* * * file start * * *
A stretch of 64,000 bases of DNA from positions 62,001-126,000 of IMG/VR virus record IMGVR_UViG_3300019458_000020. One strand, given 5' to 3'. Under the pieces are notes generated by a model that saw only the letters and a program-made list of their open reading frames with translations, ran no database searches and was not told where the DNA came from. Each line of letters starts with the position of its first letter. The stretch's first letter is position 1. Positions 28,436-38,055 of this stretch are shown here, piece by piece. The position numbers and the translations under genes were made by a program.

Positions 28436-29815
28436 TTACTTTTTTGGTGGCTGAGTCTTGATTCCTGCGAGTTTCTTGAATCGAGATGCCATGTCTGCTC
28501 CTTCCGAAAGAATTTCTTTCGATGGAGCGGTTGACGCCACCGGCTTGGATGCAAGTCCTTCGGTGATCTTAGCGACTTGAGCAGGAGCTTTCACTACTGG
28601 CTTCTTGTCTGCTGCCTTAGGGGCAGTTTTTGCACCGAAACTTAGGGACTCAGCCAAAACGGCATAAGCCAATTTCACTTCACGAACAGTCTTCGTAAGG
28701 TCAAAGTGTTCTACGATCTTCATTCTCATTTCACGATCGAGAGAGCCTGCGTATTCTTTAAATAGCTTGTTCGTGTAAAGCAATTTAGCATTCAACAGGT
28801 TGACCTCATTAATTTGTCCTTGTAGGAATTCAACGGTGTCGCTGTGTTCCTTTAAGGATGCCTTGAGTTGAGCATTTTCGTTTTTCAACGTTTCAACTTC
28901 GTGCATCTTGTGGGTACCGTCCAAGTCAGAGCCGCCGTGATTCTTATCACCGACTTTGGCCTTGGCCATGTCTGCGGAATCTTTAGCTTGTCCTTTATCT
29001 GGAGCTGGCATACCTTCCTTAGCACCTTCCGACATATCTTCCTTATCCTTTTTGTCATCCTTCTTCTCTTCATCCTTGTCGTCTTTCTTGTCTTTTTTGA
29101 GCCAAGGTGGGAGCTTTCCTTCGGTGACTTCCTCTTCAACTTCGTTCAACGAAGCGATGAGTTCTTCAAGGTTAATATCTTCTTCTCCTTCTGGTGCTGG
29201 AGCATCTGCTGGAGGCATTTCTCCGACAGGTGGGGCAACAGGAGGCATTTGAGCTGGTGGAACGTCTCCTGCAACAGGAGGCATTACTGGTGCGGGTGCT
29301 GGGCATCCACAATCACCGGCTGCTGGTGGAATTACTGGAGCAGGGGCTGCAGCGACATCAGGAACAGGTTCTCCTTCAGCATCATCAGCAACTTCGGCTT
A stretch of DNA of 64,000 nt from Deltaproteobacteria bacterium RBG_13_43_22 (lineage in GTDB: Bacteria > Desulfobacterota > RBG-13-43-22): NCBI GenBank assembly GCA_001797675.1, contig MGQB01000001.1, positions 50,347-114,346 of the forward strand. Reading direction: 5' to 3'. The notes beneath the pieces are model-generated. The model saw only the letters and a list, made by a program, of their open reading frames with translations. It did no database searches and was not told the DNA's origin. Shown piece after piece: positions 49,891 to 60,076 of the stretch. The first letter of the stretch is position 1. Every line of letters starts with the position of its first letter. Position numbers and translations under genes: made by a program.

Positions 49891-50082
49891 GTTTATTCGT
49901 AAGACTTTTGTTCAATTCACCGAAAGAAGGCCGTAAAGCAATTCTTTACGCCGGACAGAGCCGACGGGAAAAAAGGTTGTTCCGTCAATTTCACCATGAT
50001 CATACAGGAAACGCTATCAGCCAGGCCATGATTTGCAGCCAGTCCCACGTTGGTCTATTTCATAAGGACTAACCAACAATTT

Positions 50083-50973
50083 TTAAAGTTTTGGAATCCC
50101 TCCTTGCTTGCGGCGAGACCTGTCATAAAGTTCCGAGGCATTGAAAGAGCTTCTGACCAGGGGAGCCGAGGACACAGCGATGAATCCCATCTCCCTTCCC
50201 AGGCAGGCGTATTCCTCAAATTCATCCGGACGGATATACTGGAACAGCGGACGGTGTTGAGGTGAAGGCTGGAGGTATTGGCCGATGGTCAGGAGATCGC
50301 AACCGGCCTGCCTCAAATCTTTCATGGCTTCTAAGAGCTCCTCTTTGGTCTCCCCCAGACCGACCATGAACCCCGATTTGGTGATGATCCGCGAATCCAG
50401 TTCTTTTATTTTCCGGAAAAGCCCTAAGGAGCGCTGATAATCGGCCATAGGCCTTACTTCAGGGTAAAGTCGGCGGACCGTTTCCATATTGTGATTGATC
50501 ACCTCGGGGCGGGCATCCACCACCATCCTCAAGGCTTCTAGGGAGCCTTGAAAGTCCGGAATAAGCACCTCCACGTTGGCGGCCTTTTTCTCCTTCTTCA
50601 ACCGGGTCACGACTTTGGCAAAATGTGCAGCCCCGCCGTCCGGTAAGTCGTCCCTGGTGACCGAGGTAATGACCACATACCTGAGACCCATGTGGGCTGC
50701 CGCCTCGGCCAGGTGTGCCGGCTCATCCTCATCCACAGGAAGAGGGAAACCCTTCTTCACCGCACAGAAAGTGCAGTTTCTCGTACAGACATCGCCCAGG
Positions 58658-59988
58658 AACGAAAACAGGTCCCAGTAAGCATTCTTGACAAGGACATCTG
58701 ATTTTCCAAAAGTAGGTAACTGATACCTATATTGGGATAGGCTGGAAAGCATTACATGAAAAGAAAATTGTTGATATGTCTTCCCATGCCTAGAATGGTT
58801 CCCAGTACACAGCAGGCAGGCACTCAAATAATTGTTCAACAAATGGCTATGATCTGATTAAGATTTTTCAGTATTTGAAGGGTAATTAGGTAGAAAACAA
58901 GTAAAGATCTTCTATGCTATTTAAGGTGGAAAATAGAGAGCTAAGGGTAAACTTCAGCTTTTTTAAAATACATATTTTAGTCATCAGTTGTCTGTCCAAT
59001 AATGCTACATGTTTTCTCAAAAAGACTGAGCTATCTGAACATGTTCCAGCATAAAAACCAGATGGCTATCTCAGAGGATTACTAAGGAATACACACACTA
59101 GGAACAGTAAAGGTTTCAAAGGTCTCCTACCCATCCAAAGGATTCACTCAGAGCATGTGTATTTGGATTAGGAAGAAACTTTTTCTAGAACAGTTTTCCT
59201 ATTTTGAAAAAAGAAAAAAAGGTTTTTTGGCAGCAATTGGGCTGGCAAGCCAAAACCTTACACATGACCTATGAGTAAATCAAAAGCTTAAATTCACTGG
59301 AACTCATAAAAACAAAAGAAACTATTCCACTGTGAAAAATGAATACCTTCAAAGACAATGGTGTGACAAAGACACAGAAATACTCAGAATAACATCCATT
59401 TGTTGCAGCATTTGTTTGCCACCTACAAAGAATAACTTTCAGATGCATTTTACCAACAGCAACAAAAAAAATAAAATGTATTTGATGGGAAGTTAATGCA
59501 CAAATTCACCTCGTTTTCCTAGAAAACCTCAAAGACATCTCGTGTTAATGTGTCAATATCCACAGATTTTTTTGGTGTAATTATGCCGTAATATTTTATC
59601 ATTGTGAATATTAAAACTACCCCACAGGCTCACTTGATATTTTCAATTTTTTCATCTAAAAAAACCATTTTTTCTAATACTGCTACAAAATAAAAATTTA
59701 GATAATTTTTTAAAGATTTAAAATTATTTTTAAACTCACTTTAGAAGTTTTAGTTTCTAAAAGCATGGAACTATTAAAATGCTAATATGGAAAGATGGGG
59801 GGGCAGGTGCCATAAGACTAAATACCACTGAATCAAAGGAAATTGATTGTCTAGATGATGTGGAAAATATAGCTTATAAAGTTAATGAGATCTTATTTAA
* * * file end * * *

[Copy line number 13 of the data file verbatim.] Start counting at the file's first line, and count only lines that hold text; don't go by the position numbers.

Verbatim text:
A stretch of DNA of 64,000 nt from Deltaproteobacteria bacterium RBG_13_43_22 (lineage in GTDB: Bacteria > Desulfobacterota > RBG-13-43-22): NCBI GenBank assembly GCA_001797675.1, contig MGQB01000001.1, positions 50,347-114,346 of the forward strand. Reading direction: 5' to 3'. The notes beneath the pieces are model-generated. The model saw only the letters and a list, made by a program, of their open reading frames with translations. It did no database searches and was not told the DNA's origin. Shown piece after piece: positions 49,891 to 60,076 of the stretch. The first letter of the stretch is position 1. Every line of letters starts with the position of its first letter. Position numbers and translations under genes: made by a program.